There are at least 11 BN parliamentary seats in Johor that would fall if there is a swing in favour of the opposition. These include: (in Southern Johor) Pasir Gudang (BN’s vote share at 49.6 percent), Pulai (51 percent), Tebrau (51 percent), Tanjong Piai (55 percent) and Johor Baru (55.7 percent); and (in Northern Johor) Labis (49.5 percent), Segamat (50.3 percent), Ledang (50.7 percent), Muar (51 percent), Sekijang (53.2 percent), and Pagoh.
In the state of Kedah, the eight BN marginal seats include Jerai (50.2 percent), Kulim-Bandar Baru (51 percent), Pendang (51.5 percent), Merbok (51.9 percent), Baling (52.5 percent), Sik (52.6 percent), Jerlun (52.8 percent) and Padang Terap (54.6 percent).
According to ground reports, the opposition (especially with the entry of Bersatu) has made an impact in the seats of Langkawi and Kubang Pasu as well, making Kedah a major battleground state, which can tilt the balance of 10 federal seats if a swing is in favour of the opposition.
Most of Umno/BN marginal seats are in the following clusters:
  • Northern Kedah
  • Southern Kedah/Northern Perak/Mainland Penang;
  • Southern Perak/Northern Selangor
  • The Karak Highway Belt
  • Malacca/Northern Johor
  • Southern Johor
Most of these seats are semi-urban areas, which have a town surrounded by villages less than half an hour’s drive away. Southern Johor differs from this pattern as a metropolitan, and fully non-rural seat. Furthermore, in these semi-urban constituencies, most of the young adults are working outstation, residing in larger cities in the Klang Valley and in Singapore.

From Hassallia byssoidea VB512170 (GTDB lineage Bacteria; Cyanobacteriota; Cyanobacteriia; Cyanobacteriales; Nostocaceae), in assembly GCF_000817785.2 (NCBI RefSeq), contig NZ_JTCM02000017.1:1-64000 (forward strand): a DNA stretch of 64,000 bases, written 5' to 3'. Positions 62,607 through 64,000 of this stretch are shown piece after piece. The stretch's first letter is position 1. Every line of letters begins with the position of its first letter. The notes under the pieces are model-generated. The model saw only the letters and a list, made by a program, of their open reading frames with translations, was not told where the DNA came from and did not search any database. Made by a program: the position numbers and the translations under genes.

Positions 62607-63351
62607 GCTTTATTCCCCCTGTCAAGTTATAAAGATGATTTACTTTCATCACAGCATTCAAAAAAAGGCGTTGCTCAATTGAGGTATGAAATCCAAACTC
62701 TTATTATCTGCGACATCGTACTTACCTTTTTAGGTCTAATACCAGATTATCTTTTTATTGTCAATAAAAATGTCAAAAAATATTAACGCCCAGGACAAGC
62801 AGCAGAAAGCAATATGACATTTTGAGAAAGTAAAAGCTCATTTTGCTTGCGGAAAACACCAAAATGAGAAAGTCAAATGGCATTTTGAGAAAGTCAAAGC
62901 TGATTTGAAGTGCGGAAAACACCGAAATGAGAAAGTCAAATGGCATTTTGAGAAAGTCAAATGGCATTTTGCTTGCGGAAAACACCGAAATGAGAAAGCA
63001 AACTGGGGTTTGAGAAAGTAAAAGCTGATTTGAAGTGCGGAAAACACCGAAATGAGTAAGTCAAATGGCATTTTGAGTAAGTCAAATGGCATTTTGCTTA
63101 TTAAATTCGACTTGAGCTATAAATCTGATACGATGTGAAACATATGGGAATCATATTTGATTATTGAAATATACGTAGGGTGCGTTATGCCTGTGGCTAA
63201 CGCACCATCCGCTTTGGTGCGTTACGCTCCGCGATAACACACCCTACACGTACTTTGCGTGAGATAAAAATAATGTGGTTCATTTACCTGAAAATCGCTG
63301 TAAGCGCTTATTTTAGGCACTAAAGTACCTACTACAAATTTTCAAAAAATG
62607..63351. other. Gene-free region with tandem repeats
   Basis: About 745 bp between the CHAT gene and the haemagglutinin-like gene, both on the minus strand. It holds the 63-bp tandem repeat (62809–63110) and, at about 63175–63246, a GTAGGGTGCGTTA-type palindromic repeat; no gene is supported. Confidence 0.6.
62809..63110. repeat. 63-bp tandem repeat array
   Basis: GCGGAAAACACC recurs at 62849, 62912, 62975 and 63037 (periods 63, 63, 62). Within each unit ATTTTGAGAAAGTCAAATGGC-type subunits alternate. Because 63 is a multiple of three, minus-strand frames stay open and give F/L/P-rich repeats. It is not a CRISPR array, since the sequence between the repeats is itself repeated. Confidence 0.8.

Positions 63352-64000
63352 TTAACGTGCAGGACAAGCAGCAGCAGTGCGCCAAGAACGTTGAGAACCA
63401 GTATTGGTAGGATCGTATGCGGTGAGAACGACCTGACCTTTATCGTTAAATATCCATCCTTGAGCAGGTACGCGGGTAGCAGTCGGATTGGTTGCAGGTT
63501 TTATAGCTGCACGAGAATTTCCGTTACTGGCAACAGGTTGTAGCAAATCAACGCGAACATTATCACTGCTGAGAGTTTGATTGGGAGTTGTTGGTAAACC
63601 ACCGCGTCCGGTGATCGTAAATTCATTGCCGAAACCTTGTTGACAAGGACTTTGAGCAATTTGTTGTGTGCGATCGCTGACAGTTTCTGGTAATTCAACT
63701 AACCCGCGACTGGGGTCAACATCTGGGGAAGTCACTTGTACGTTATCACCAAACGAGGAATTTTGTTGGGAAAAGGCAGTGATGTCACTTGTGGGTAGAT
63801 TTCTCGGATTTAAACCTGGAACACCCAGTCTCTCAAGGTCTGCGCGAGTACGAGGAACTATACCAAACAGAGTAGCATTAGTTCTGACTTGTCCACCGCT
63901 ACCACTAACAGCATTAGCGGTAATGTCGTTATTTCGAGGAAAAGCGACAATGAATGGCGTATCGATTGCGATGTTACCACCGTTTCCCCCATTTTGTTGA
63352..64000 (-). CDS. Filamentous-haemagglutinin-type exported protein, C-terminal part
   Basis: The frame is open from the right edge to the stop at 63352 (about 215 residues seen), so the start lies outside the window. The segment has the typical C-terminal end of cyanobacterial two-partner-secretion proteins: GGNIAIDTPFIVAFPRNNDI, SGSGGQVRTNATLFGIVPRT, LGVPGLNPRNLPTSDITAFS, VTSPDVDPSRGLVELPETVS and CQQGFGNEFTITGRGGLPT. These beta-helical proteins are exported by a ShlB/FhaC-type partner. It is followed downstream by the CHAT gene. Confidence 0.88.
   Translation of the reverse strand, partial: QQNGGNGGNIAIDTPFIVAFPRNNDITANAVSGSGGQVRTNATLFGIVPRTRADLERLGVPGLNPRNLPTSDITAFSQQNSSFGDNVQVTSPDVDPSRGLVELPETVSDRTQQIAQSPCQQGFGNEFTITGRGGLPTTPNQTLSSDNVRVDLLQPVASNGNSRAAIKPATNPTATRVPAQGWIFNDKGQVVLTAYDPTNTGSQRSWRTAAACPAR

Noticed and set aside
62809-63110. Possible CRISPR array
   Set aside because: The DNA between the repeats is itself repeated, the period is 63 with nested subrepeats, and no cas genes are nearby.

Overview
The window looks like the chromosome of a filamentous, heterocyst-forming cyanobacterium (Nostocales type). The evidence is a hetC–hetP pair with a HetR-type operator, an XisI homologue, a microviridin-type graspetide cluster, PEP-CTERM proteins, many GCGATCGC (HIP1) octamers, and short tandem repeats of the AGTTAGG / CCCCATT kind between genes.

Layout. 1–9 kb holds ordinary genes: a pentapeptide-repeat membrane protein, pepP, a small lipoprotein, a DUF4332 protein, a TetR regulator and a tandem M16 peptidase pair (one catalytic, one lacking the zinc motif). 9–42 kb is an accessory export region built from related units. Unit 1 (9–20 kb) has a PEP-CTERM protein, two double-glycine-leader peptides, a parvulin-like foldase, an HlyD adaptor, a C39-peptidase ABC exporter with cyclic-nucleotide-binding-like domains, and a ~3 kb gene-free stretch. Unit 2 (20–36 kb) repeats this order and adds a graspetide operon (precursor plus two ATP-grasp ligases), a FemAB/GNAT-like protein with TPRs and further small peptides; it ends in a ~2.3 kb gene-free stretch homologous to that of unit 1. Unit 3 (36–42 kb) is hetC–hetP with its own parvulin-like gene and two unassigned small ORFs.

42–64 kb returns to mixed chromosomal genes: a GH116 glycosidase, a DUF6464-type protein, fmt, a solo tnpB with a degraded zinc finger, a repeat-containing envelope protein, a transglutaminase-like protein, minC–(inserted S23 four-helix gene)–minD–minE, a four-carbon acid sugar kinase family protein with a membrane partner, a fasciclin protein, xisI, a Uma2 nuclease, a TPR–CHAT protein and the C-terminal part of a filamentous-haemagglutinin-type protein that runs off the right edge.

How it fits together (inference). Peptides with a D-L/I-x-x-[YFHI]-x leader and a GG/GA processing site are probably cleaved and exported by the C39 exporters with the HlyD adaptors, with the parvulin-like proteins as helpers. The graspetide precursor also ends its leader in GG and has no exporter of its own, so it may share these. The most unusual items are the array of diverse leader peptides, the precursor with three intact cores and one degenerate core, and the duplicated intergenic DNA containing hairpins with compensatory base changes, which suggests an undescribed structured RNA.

I often joke that the average age of people in my constituency of Kluang, a semi-urban area, is 55 years old on weekdays and 25 years old on weekends. And on the eve of the last general election, upon being told by my local campaign staff that the traffic congestion was the worst that they had ever seen (due to returning voters), I quietly told them that I could now be confident of winning.
Often, these semi-urban seats have a Malay majority but they also have a sizeable number of non-Malays. In fact, according to the Statistics Department, 65 percent Malays live in urban areas, not far behind the national average of urban dwellers, which is at just slightly more than 70 percent.
My point then is that the semi-urban areas in the West Coast of the peninsula are likely to determine the outcome of the election. They are far from ‘rural’ as most observers and politicians would like to think of them. Also, the current Malay discontentment is even enveloping Felda areas, which are deemed fixed deposits and rural strongholds for Umno.

In short, as much as the opposition is vulnerable, Najib too is walking on thin ice.

This perspective is based on a public seminar given by LIEW CHIN TONG at the Institute of South-East Asian Studies (Iseas)-Yusof Ishak Institute on April 13, 2017. Liew was formerly a visiting fellow at the institute. He is the Member of Parliament for Kluang, and a member of the central executive committee of the Democratic Action Party (DAP). - Mkini